Three young Jozi developers have been rewarded for their compelling digital ideas that will help the city solve its street address issues in the first GeoJozi Challenge.
The awards were made on international Geographic Information Systems (GIS) day, a worldwide initiative for users of geographic information systems technology to demonstrate applications that are making a difference in our society.
The absence of visible accurate street addresses and the lack of any street addresses in some areas is holding back Johannesburg in its drive to become a smart city. The City of Joburg, in partnership with Wits University’s Joburg Centre for Software Engineering (JCSE) and mapping software company, Esri South Africa called on Johannesburg developers aged 30 years and younger to help. From 80 entries, ten finalists were selected and trained.
Thapelo Sekwena who won the challenge earned R150k for an app that uses gaming and crowdsourcing to reward users for submitting places that need addressing or validation.
Methembe Dlamini walked away with R100k for his app which allows residents to confirm their correct address and to report any issues to alert the city as well as other citizens such as high accident zones, potholes or high crime spots. Absalom Mpanze earned R50k for his app that takes advantage of someone’s unique position to generate a code for that position, and then allocates an address as a code.
Director for Corporate Geo-Informatics for the City of Johannesburg, Marcelle Hattingh, explained: “We had three goals for this challenge which were achieved: We wanted to emphasise the importance of a street addresses to have a high functioning inclusive society; to demonstrate the power of location-based technology and to develop GIS talent in our city.”
Prof. Barry Dwolatzky, Director of JCSE said: “The top three applied innovation, creativity and technology to their solutions. We look forward to seeing them grow, creating jobs for others and helping our city. They also win a year of membership with the Digital Innovation Zone at the Tshimologong Precinct in Braamfontein which provides working space and mentoring.”
Hattingh says, “Street addresses that are not clearly displayed or not displayed at all make it difficult, and sometimes impossible, to deliver essential services to residents of the city. An accurate visible street address can save a life. The finalists have now completed an intensive period of GIS training, as well as professional software practice, start-up and business modelling and social media training. This is a foundation that will propel their careers going forward.”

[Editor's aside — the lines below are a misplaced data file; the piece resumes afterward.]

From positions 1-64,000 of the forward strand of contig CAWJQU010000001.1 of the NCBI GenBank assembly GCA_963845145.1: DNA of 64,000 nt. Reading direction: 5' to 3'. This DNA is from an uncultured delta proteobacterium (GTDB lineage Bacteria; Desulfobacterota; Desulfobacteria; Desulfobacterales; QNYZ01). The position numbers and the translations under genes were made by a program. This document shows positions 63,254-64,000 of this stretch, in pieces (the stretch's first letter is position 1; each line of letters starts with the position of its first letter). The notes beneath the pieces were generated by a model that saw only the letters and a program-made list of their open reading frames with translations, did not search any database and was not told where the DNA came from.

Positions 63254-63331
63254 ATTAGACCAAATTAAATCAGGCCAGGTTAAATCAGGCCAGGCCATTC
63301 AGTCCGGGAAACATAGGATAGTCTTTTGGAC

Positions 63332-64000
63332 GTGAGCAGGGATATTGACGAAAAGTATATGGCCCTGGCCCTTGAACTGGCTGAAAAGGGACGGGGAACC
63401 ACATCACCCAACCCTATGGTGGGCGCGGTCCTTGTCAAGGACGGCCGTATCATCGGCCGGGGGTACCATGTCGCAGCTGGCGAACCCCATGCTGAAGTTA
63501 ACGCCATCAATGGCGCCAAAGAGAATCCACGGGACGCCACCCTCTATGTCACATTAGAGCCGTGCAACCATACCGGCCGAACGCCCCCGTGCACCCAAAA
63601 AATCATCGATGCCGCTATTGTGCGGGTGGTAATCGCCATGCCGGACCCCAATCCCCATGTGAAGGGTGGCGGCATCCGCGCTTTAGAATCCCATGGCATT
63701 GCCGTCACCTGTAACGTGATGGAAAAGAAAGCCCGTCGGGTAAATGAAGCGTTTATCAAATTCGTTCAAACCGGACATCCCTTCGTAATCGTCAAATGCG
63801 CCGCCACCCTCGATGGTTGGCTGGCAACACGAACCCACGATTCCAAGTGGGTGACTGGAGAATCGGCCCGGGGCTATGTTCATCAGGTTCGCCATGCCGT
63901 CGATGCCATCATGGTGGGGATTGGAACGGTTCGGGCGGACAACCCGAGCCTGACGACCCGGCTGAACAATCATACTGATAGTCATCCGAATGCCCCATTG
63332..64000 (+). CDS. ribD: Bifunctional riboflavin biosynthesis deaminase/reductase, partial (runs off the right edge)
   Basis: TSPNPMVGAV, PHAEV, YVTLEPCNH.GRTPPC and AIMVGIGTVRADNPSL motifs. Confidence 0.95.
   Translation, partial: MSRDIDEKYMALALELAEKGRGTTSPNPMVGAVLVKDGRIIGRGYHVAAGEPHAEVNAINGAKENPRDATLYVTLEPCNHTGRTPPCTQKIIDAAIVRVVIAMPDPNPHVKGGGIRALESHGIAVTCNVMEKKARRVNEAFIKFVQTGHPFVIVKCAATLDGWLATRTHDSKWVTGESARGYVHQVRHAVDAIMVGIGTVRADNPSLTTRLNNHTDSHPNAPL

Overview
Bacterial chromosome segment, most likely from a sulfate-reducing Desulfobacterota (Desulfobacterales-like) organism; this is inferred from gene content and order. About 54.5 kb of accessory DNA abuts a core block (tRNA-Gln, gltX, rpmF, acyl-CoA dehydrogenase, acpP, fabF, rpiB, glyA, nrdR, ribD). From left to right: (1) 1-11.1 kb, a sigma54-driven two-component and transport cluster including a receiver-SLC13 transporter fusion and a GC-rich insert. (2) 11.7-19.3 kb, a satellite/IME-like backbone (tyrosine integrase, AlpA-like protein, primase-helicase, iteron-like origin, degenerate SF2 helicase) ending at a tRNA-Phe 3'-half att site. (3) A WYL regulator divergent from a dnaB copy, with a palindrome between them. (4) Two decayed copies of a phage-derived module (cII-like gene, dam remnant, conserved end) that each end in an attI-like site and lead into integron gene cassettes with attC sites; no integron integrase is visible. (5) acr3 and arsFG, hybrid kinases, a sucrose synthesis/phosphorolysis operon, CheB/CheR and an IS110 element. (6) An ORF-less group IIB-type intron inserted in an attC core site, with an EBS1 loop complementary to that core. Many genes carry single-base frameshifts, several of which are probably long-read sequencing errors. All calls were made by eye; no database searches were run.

About the winners
Winner: Thapelo Lebo Sekwena is junior software developer at SAAB who holds a B.Sc. degree in computer science and mathematics from Northwest University. Partner Ganwell Banda also holds a B.Sc. degree.
He explains, “My app is called Redeem Jozi and it uses gaming and crowdsourcing. Once you open the app, it gets your location and then gives you a set of points without addresses in your region. It offers rewards for places that need addresses or validation which the user completes. Once you fill in these addresses, you get rewarded with 100MB of data if you are the first to complete 10 locations within 30 days. My next step is to refine the app and then I am going to focus on some of my other app development ideas.”
2nd: Methembe Dlamini is a Masters student in Computer Science at the University of Johannesburg.
Methembe describes his app, “FindMe is used on a mobile device. Once you register, you confirm your home address and this cross references with city data to confirm that your address is in fact correct. This allows you and the city to confirm your correct address. You are able to report any issues that need attention such a high accident zone, potholes or high crime spots. The app will alert the city and other citizens of these issues. I want my idea to be implemented to the benefit of the citizens of Johannesburg and other cities. It also allows you to call for help in emergencies – ambulance, accidents, fire or a natural disaster. The competition was intense because the other competitors were of a very high standard and we did a great deal of training to increase our knowledge of GIS.”